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In the late Byzantine Empire, the term kephalē (Greek: κεφαλή, "head") was used to denote local and provincial governors.

It entered use in the second half of the 13th century, and was derived from the colloquial language. Consequently it never became an established title or rank of the imperial hierarchy, but remained a descriptive term.[1] In essence, the kephalē replaced the Komnenian-era doux as the civil and military governor of a territorial administrative unit, known as a katepanikion,[2] but also termed a kephalatikion. In size, these provinces were small compared to the earlier themata, and could range from a few villages surrounding the kephalē's seat (a kastron, "fortress"), to an entire island.[1] This arrangement was also adopted by the Second Bulgarian Empire (as Bulgarian: кефалия, kefalia).

In the 14th century, superior kephalai were appointed (katholikai kephalai, "universal heads") overseeing a group of provinces under their respective [merikai] kephalai ("[partial] heads"). The former were usually kin of the emperor or members of the senior aristocratic clans. With the increasing decentralization of the Empire and the creation of appanages in the form of semi-independent despotates, these posts vanished by the late 14th century.[1]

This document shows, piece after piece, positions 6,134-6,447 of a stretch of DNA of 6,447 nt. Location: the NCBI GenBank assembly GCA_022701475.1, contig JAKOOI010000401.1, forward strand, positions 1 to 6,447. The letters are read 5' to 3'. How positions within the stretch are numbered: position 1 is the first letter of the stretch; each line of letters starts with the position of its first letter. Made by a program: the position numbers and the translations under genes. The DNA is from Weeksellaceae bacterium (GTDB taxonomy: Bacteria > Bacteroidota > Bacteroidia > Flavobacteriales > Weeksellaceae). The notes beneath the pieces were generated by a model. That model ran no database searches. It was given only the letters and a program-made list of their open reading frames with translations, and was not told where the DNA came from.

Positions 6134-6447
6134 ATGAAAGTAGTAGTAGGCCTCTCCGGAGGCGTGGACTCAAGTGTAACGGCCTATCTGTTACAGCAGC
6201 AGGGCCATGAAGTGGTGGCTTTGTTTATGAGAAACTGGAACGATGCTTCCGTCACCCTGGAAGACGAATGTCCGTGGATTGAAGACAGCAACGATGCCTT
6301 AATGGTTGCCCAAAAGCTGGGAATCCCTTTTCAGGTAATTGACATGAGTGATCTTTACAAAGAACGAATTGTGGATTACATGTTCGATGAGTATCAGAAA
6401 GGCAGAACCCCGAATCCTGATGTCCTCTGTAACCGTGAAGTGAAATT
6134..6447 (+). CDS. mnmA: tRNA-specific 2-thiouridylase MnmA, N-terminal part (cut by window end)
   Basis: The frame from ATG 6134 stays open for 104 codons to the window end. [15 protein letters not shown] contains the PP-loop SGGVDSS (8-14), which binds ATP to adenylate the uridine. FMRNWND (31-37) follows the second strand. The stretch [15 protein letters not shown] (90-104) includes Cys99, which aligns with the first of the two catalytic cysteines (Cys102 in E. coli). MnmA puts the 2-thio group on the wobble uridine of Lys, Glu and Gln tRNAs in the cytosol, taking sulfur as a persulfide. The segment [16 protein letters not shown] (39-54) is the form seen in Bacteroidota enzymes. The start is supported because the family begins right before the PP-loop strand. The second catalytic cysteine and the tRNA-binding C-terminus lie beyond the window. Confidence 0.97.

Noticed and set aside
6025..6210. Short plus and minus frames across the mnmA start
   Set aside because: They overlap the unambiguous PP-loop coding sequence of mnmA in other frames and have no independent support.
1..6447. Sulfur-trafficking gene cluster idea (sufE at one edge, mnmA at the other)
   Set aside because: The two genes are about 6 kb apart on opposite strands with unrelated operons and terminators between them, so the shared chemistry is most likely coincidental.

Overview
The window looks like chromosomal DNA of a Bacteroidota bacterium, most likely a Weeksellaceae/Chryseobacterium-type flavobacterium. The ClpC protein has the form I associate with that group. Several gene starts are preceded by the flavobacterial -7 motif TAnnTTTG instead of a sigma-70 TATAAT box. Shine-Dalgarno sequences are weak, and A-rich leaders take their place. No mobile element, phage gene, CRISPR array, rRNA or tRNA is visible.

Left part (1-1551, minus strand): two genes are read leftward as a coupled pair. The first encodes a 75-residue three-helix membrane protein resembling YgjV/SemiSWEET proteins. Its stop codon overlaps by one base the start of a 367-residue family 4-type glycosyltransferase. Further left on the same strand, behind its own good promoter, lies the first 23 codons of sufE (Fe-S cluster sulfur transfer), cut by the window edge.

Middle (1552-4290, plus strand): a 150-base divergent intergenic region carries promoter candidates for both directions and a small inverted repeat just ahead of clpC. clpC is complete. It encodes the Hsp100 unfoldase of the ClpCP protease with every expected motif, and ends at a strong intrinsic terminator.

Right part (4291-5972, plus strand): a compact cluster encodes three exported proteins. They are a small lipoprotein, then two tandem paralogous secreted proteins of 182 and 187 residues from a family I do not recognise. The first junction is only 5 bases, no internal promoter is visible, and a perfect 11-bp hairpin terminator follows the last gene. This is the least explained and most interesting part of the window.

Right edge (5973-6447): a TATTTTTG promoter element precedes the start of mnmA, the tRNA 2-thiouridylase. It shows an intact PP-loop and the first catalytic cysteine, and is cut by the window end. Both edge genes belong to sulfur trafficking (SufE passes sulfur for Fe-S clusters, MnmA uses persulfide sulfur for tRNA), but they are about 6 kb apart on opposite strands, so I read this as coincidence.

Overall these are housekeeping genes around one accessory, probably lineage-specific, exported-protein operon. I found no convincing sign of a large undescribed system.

References

  1. ^ a b c Kazhdan, Alexander, ed (1991). Oxford Dictionary of Byzantium. Oxford University Press. p. 1122. ISBN 978-0-19-504652-6.  
  2. ^ Not to be confused with the very different katepanates of the 10th-11th centuries
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